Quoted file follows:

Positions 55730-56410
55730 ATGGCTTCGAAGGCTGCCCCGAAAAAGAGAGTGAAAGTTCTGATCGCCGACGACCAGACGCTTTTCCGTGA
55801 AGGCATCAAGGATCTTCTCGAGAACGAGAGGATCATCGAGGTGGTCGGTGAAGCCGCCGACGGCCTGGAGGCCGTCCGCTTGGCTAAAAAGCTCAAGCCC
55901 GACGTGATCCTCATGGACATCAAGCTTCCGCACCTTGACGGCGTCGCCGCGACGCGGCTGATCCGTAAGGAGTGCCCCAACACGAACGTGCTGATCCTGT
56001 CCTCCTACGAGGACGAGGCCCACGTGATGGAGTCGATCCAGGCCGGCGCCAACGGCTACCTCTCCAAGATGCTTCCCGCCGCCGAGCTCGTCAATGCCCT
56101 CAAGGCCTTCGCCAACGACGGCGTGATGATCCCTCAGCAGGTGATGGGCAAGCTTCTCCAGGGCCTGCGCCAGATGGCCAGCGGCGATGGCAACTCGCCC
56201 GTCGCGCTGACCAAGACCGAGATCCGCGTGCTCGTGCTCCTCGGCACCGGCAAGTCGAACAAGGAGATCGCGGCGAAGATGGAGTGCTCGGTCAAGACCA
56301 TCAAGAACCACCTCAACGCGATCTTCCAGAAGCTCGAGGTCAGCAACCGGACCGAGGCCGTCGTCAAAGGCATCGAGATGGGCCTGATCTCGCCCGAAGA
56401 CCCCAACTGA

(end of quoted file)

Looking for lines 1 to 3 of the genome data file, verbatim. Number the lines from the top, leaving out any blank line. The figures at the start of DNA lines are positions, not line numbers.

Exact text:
Positions 55730-56410
55730 ATGGCTTCGAAGGCTGCCCCGAAAAAGAGAGTGAAAGTTCTGATCGCCGACGACCAGACGCTTTTCCGTGA
55801 AGGCATCAAGGATCTTCTCGAGAACGAGAGGATCATCGAGGTGGTCGGTGAAGCCGCCGACGGCCTGGAGGCCGTCCGCTTGGCTAAAAAGCTCAAGCCC